SF3B1-mutant MDS as a distinct disease subtype: a proposal from the International Working Group for the Prognosis of MDS

Luca Malcovati (Lead / Corresponding author), Kristen E. Stevenson, Elli Papaemmanuil, Donna Neuberg, Rafael Bejar, Jacqueline Boultwood, David Bowen, Peter J. Campbell, Benjamin L. Ebert, Pierre Fenaux, Torsten Haferlach, Michael Heuser, Joop Jansen, Rami S. Komrokji, Jaroslaw P. Maciejewski, Matthew J. Walter, Michaela Fontenay, Guillermo Garcia-Manero, Timothy A. Graubert, Aly KarsanManja Meggendorfer, Andrea Pellagatti, David Sallman, Michael R. Savona, Mikkael A. Sekeres, David Steensma, Sudhir Tauro, Felicitas Thol, Paresh Vyas, Arjan A. Van De Loosdrecht, Detlef Haase, Heinz Tuechler, Peter L. Greenberg, Seishi Ogawa, Eva Hellström-Lindberg, Mario Cazzola

Research output: Contribution to journalArticlepeer-review

162 Citations (Scopus)
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The 2016 revision of the World Health Organization classification of tumors of hematopoietic and lymphoid tissues is characterized by a closer integration of morphology and molecular genetics. Notwithstanding, the myelodysplastic syndrome (MDS) with isolated del(5q) remains so far the only MDS subtype defined by a genetic abnormality. Approximately half of MDS patients carry somatic mutations in spliceosome genes, with SF3B1 being the most commonly mutated one. SF3B1 mutation identifies a condition characterized by ring sideroblasts (RS), ineffective erythropoiesis, and indolent clinical course. A large body of evidence supports recognition of SF3B1-mutant MDS as a distinct nosologic entity. To further validate this notion, we interrogated the data set of the International Working Group for the Prognosis of MDS (IWG-PM). Based on the findings of our analyses, we propose the following diagnostic criteria for SF3B1-mutant MDS: (1) cytopenia as defined by standard hematologic values, (2) somatic SF3B1 mutation, (3) morphologic dysplasia (with or without RS), and (4) bone marrow blasts <5% and peripheral blood blasts <1%. Selected concomitant genetic lesions represent exclusion criteria for the proposed entity. In patients with clonal cytopenia of undetermined significance, SF3B1 mutation is almost invariably associated with subsequent development of overt MDS with RS, suggesting that this genetic lesion might provide presumptive evidence of MDS in the setting of persistent unexplained cytopenia. Diagnosis of SF3B1-mutant MDS has considerable clinical implications in terms of risk stratification and therapeutic decision making. In fact, this condition has a relatively good prognosis and may respond to luspatercept with abolishment of the transfusion requirement.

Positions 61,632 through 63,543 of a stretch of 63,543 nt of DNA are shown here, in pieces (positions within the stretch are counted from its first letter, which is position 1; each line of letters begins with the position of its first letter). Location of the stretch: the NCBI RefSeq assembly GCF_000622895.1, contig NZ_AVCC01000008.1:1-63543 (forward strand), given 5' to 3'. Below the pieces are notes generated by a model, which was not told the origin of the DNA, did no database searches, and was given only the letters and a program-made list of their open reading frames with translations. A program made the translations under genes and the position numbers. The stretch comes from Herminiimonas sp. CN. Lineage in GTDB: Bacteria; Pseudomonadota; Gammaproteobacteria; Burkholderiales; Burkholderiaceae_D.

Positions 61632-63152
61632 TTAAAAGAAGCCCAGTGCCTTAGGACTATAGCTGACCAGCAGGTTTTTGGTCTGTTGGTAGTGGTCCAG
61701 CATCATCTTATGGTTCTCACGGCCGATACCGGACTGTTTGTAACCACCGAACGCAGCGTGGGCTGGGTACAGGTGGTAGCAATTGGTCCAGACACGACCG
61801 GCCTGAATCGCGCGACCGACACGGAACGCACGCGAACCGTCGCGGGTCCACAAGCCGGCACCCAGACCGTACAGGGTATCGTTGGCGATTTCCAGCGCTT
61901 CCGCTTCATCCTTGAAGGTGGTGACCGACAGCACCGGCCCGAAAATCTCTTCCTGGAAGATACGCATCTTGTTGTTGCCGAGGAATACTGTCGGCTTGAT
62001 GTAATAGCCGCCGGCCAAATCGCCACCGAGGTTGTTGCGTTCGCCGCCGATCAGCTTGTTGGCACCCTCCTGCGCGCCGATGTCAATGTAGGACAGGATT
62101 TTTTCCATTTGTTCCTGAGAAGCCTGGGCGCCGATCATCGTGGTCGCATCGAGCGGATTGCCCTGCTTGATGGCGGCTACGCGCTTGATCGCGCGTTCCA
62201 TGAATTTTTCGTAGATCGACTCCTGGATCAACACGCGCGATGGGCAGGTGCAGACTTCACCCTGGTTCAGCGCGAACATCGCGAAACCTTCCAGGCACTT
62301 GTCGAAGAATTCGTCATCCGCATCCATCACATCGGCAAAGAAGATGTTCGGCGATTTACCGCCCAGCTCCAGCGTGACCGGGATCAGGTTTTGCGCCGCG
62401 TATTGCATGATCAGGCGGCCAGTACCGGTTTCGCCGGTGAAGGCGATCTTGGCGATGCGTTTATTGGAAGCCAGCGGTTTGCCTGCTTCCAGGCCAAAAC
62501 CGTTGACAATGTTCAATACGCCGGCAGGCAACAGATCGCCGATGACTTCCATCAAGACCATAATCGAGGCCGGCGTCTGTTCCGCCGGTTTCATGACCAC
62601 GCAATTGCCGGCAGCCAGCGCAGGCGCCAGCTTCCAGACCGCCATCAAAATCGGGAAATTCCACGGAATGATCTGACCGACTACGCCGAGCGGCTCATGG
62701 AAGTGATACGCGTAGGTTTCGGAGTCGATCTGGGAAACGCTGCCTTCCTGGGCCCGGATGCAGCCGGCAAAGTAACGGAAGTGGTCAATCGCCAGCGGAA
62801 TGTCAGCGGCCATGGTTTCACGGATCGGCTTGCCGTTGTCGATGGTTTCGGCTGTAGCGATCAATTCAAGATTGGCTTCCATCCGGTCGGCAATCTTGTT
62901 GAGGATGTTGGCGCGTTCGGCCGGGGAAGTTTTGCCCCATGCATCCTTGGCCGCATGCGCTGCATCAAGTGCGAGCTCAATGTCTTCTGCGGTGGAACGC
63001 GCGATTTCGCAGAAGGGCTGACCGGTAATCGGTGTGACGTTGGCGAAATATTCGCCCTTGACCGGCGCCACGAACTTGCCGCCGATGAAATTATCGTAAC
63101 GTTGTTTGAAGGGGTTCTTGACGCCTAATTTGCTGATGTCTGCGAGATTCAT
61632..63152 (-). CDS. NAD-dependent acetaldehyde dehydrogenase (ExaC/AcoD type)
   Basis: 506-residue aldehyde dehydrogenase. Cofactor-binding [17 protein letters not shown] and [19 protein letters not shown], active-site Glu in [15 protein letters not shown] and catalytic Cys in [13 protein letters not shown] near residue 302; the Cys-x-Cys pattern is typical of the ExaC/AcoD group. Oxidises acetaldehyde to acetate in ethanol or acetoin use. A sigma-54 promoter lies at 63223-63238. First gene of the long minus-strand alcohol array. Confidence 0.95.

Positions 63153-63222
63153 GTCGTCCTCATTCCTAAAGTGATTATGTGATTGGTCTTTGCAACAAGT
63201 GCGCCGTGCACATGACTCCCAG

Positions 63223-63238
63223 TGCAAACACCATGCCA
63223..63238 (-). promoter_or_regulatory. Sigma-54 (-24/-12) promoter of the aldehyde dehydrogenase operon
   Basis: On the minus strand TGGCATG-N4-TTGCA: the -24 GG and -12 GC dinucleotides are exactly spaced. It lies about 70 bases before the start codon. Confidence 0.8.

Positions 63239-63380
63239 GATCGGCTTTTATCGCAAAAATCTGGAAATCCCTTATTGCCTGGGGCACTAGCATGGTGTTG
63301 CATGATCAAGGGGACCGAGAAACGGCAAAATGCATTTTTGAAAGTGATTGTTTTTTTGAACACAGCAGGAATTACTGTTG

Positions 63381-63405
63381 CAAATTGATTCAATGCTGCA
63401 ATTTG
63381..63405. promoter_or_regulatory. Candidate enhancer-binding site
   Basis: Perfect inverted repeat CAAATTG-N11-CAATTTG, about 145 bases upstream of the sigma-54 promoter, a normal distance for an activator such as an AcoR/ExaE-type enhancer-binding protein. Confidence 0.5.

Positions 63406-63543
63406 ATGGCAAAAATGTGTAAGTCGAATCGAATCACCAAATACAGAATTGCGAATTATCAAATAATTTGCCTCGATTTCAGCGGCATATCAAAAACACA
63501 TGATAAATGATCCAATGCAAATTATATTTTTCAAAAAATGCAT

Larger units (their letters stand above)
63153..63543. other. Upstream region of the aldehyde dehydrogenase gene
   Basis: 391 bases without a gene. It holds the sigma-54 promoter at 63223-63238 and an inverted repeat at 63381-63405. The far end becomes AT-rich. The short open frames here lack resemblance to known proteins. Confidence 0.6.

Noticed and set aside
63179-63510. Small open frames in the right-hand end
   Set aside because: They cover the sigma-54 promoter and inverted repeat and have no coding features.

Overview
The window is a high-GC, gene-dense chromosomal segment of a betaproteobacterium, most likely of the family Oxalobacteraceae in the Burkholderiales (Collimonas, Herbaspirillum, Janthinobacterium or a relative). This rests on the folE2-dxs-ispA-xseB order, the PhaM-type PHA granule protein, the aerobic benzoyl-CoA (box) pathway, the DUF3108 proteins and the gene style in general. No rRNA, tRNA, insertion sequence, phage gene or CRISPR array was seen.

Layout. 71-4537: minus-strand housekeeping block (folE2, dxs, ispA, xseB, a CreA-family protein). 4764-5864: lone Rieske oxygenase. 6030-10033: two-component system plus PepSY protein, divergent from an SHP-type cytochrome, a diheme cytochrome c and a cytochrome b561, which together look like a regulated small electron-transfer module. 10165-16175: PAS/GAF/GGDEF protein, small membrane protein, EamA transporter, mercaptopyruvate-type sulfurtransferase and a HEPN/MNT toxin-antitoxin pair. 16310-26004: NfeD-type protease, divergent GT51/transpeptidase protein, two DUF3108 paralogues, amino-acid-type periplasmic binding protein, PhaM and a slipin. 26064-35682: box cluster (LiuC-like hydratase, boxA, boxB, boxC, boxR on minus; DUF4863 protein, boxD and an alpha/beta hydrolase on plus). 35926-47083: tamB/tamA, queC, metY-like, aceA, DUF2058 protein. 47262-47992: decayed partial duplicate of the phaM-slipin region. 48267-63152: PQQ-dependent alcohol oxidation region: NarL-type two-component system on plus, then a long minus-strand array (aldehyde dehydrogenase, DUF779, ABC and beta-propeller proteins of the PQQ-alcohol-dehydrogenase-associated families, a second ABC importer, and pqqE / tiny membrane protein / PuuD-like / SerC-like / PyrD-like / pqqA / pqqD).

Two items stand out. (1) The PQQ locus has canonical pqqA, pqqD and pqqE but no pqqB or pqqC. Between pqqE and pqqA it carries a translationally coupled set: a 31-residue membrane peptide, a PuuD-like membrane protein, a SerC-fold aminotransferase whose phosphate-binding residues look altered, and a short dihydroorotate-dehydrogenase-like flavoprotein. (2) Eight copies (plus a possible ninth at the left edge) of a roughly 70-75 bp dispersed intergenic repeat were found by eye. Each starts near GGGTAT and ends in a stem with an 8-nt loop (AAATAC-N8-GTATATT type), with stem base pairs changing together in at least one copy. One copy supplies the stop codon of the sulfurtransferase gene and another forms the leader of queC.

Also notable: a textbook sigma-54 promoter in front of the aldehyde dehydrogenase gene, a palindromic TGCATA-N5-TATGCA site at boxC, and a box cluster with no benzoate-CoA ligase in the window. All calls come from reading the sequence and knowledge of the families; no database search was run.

Original languageEnglish
Pages (from-to)157-170
Number of pages14
Issue number2
Early online date29 Apr 2020
Publication statusPublished - 9 Jul 2020


  • mutation
  • sf3b1 gene
  • myelodysplastic syndrome

ASJC Scopus subject areas

  • Biochemistry
  • Immunology
  • Hematology
  • Cell Biology


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